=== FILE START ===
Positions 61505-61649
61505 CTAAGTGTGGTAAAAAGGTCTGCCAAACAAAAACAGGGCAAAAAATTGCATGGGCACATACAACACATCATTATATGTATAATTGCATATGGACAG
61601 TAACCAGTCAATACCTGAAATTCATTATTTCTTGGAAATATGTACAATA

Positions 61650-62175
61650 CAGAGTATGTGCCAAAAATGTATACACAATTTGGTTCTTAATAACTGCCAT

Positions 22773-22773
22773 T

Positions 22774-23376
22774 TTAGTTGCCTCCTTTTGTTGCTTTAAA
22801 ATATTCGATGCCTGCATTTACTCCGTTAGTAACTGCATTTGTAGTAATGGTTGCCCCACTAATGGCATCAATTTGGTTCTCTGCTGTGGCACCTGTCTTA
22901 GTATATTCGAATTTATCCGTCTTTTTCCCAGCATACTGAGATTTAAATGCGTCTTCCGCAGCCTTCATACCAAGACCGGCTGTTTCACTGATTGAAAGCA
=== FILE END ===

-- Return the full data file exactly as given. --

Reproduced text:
Positions 61505-61649
61505 CTAAGTGTGGTAAAAAGGTCTGCCAAACAAAAACAGGGCAAAAAATTGCATGGGCACATACAACACATCATTATATGTATAATTGCATATGGACAG
61601 TAACCAGTCAATACCTGAAATTCATTATTTCTTGGAAATATGTACAATA

Positions 61650-62175
61650 CAGAGTATGTGCCAAAAATGTATACACAATTTGGTTCTTAATAACTGCCAT

Positions 22773-22773
22773 T

Positions 22774-23376
22774 TTAGTTGCCTCCTTTTGTTGCTTTAAA
22801 ATATTCGATGCCTGCATTTACTCCGTTAGTAACTGCATTTGTAGTAATGGTTGCCCCACTAATGGCATCAATTTGGTTCTCTGCTGTGGCACCTGTCTTA
22901 GTATATTCGAATTTATCCGTCTTTTTCCCAGCATACTGAGATTTAAATGCGTCTTCCGCAGCCTTCATACCAAGACCGGCTGTTTCACTGATTGAAAGCA